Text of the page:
On March 10th, 2014, famed whistleblower Edward Snowden appeared live via Google hangouts at the annual SXSW (South by Southwest) Music/Arts/Interactive festival to deliver a rare public presentation regarding the continued use of NSA spy programs against its own citizens, and the rest of the world. With a banner of the Bill of Rights displayed behind him, Snowden addressed thousands people at the festival and watching online.
The quality of the video feed was pretty low as one might imagine, considering the fact that Snowden's signal had to be bounced through seven proxies. Nonetheless, Snowden revealed a wealth of new information as he always seems to do.
There were many important elements to take away from this discussion, including the call for public oversight of U.S. spy programs and increased web security that's “built-in from the beginning” so as to be friendly to the average web user. But perhaps one of the more chilling elements of the talk occurred during a segment in which Snowden revealed how the NSA actually “weakened cyber security defense in order to get attacking [inaudible],” at roughly the 15:00 mark.
According to Snowden, NSA directors Michael Haden and Kieth Alexander have “harmed our internet security and national security” by “elevating offensive operations... over the defense of our communications; they began eroding the protection of our communications...” [in order to attack and surveil].
Snowden points out that, in the post 9/11 era, people thought mass surveillance and storing huge amounts of data for an indefinite period of time would work. But they tried it, and found out that it did not work, and in fact harmed our security by taking the focus off of real suspects while spending too much time and money watching everyone else. How no one could have foreseen this pretty obvious shortcoming in tact remains a mystery.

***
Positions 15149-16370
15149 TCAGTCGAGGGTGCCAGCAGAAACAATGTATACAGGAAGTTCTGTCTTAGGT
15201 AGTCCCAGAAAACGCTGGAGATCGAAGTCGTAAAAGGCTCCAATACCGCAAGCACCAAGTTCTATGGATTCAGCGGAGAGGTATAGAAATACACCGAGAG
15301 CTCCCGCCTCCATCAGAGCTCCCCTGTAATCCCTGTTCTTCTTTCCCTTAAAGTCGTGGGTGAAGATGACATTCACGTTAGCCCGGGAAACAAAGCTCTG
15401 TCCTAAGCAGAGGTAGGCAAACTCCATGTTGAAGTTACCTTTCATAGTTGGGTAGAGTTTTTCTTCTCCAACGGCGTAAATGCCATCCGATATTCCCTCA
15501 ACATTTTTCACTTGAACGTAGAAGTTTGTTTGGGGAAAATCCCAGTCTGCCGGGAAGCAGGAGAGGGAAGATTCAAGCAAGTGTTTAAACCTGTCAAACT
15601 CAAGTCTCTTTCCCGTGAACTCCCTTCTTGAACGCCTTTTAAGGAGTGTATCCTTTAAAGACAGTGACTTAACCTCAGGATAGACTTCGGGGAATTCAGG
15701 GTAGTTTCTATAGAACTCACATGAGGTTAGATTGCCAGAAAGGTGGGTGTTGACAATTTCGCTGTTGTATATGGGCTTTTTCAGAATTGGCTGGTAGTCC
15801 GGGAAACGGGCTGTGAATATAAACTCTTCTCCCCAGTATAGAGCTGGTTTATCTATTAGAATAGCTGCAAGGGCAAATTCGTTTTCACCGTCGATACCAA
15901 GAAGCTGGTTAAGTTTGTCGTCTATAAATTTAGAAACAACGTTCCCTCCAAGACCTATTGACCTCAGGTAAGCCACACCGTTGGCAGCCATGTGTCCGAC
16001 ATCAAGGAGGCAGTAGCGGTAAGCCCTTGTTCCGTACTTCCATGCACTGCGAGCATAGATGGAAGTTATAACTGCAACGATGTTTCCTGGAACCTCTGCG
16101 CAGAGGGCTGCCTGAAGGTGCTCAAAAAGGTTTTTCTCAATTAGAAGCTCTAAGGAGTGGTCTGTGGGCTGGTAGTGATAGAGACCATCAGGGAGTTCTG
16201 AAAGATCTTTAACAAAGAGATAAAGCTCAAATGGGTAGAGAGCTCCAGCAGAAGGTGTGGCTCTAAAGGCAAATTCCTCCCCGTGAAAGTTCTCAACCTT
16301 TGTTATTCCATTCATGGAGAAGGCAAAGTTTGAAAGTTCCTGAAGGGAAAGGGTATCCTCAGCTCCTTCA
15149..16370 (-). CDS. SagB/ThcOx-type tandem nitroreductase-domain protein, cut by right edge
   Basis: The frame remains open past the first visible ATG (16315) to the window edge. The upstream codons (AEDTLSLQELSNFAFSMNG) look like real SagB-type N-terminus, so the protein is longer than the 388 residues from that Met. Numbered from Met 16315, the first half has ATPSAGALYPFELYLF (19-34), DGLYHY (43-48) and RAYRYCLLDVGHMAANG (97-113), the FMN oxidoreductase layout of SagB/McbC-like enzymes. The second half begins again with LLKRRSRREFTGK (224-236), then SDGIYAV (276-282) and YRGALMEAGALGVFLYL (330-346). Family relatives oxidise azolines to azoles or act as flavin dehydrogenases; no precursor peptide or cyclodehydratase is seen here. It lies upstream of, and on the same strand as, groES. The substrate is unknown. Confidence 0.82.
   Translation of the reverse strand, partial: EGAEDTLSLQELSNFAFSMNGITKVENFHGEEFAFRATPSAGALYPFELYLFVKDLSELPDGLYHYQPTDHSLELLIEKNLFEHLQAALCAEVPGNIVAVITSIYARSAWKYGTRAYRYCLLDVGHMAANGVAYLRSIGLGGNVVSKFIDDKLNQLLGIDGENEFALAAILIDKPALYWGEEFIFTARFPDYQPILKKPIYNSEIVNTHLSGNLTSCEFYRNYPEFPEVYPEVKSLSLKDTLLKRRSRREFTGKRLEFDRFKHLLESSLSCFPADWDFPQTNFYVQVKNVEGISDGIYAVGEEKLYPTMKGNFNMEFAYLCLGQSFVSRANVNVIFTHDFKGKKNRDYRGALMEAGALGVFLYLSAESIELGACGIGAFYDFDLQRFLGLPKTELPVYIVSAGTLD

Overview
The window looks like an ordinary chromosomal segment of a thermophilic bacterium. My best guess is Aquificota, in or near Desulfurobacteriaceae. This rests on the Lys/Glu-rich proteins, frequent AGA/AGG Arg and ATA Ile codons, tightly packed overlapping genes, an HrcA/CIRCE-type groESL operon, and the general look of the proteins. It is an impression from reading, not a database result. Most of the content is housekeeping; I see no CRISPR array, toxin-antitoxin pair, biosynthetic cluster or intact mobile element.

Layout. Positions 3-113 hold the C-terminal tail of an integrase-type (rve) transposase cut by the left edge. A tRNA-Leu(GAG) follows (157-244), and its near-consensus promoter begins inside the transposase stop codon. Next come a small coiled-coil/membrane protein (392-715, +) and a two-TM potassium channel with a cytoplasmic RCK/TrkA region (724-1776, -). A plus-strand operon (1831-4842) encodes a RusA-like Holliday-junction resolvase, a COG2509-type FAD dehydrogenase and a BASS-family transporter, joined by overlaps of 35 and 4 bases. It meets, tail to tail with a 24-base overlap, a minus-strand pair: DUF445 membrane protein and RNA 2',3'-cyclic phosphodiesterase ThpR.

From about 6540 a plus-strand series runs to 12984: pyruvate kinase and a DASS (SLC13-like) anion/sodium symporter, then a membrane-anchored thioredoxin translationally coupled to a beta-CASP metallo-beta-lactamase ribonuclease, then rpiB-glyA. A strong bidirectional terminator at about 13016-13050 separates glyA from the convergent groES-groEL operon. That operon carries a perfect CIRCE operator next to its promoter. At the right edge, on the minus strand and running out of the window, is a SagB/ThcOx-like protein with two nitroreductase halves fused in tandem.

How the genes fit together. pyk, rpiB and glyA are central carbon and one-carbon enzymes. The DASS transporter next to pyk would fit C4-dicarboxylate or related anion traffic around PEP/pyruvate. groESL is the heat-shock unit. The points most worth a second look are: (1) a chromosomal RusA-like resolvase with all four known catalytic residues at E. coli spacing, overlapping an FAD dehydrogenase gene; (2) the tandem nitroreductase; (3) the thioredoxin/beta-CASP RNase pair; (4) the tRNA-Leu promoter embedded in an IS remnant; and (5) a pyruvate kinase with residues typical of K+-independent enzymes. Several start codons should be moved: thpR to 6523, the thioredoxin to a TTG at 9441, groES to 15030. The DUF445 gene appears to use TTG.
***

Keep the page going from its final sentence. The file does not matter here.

In response to a question posed by World-Wide-Web creator, Tim Berners-Lee, regarding what he would change about internet security, Snowden replied, "We need public oversight... some way for trusted public figures to advocate for us. We need a watchdog that watches Congress, because if we're not informed, we can't consent to these (government) policies."
Another interesting and important question was posed right around the 31:00 mark, regarding whether it's more dangerous for corporations to store and use your information or if it's more dangerous for governments to do so. Snowden replied saying, “governments have the ability to take away your rights... they can literally kill you.... Corporations will [use information] to sell you a product.”
Snowden remains in Russia and will likely not return to the United States unless he is pardoned. During the discussion, Snowden speculated on what punishment might await him should he decide to return to the U. S. In all likelihood, he would be jailed, confined, denied access to family members, denied access to an attorney, refused trial, and “interrogated with persuasive means.” But despite this, he continues to stay in Russia and fight for Americans' (and indeed the world's) right to privacy. Snowden warns that “every citizen and every country has something to lose” as a result of mass surveillance. We don't want the U. S.'s model of surveillance to inspire any other countries to do the same, nor do we want to continue to be surveilled in the first place. The key to accomplishing this, as Snowden emphasizes, is public oversight.
A video of Snowden's SXSW presentation can be found here: https://www.youtube.com/watch?v=nRQTDNbYjqY